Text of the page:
Ken Goodman is a freelance photographer based in New York City. He specializes in food and chef photography, concerts, events, portraits and cookbooks. His work has appeared in Rolling Stone magazine and Art Culinaire, and he has photographed Mario Batali, Jimmy Fallon, Jon Stewart, Michael Stipe, The Edge, Sean "Puffy" Combs, Mariska Hargitay, Stanley Tucci, Jon Bon Jovi, and Anthony Bourdain (among others). Prior to his photography career, he spent 20 years in the restaurant industry as a classically trained chef, culinary educator, and restaurant consultant.
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Over the years I have shifted from the "more is better" camp to the "less is better" camp. That being said, a lot of these recipes (although they look amazing) are very involved for the casual BBQer such as my self. Don't get me wrong, I can cook like a mad man but with years of experience came the conclusion that the less effort I put into a cook, the better the results.
They have a brine in this book that has what appears to be well over a 20 ingredients...My brine of Kosher salt, sugar and water works just fine for me. My chicken is super moist and tastes like chicken, kissed by smoke and seasoned to enhance its natural flavors. Not to mention the cost involved in putting together something so elaborate, the time involved and an outcome that although may be slightly better than the basics, isn't nearly as "time and effort" efficient. But it's that edge that wins competitions. Plus when one of those massive undertakings fail to please? Well, that really stinks...and it happens. So I don't try to make competition grade Q at home, I make "better than anyone else in the neighborhood...Q" hehehehe.
Now if you are trying to break into the circuit or love going nuts with all kinds of ingredients and techniques...then this book is for you. The average Joe can pick up a lot of good things from this book but there are other books that are a little more in-line with "Backyard BBQ"...Which is the name of a great book for the casual Qer looking to go beyond the basics but not into the stratosphere of technicality.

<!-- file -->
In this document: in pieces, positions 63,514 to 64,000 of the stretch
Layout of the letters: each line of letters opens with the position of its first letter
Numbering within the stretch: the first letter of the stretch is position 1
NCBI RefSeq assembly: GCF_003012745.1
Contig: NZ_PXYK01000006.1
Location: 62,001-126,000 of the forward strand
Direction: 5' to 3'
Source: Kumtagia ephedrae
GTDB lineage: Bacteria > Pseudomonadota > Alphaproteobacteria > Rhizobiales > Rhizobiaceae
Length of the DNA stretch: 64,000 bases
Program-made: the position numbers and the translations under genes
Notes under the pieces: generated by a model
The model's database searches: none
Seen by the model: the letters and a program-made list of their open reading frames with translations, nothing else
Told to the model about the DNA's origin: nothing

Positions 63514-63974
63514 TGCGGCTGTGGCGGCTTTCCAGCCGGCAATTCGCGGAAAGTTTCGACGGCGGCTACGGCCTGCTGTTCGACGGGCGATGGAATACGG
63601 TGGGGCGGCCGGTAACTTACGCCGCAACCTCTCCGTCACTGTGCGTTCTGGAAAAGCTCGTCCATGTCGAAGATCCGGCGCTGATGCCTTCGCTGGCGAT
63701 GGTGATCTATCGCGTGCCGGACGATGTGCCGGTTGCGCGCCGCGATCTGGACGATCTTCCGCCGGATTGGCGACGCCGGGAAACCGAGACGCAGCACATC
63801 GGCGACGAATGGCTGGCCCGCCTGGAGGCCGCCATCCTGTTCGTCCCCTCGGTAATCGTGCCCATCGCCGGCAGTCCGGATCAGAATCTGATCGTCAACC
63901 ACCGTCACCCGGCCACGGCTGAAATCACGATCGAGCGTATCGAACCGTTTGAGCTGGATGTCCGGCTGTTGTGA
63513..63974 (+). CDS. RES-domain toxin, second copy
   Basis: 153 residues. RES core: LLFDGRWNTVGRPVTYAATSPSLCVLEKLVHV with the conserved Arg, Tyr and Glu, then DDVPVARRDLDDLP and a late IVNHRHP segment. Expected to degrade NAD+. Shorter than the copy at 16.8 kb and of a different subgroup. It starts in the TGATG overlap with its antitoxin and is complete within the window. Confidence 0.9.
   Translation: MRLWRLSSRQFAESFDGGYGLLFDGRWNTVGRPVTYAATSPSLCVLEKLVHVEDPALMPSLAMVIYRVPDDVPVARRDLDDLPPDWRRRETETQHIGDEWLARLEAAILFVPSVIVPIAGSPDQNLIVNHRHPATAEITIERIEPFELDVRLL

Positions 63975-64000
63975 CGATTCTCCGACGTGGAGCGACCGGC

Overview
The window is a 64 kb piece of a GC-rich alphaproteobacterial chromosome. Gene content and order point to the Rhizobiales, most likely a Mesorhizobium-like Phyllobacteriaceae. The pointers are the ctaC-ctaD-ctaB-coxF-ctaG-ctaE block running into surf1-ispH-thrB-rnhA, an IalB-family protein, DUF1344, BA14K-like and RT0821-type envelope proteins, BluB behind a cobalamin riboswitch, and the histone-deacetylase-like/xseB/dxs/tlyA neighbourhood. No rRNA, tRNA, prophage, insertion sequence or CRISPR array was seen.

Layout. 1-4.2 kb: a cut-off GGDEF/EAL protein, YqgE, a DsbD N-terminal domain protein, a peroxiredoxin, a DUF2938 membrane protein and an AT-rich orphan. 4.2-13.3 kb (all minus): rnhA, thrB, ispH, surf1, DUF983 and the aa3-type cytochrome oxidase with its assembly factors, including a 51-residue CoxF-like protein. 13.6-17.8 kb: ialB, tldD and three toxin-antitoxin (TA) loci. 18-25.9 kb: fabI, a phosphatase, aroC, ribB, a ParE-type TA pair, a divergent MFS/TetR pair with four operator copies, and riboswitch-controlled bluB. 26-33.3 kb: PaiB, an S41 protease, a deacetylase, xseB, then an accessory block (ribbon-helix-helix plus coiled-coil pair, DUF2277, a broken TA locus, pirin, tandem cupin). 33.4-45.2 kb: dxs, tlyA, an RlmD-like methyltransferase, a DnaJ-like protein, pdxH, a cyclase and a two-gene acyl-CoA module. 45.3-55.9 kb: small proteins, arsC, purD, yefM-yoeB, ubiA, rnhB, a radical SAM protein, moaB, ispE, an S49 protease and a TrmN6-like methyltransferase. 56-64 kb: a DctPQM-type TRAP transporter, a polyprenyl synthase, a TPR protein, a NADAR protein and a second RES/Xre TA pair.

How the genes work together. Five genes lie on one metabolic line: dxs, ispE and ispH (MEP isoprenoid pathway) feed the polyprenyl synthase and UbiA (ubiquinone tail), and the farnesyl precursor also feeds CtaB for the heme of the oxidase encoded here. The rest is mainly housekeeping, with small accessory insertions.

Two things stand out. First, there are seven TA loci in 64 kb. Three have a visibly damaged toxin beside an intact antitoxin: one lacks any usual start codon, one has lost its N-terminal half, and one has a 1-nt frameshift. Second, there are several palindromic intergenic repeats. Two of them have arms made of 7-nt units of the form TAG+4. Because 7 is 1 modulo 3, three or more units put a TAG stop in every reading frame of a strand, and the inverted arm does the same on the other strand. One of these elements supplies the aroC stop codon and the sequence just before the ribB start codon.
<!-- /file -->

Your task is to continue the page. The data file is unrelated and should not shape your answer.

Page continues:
Again, not slamming the book, just calling it like it is. This is a good book to add to a collection but if you're just starting out and want one book to nail down the basics with room to experiment; this may prove to be a bit overwhelming.
Hope this helped.
In addition to all of the great information, the photography in this book is excellent!
Wicked Good Barbecue: Fearless Recipes from Two Damn Yankees Who Have Won the Biggest, Baddest BBQ Competition in the World
A lot of ingredients used in competition cooking cannot be found at the supermarket, and it's great that the authors included a guide on where to find key ingredients and tools.
Though I agree with other posts that some of the recipes in this book look to be complex and unrealistic to make, if just one or two recipes are as good as this one, it was well worth the price of the book!
But if you have basic barbecue and smoking skills you will enjoy it They give you complete detailed instructions on how to cook their famous recipes as well as their personal favorites for weekends and parties
Also a full-page of resources to find spices smokers and other things they use that you may never have heard of or have any idea of where to locate
Written with a well-earned attitude with some humor thrown in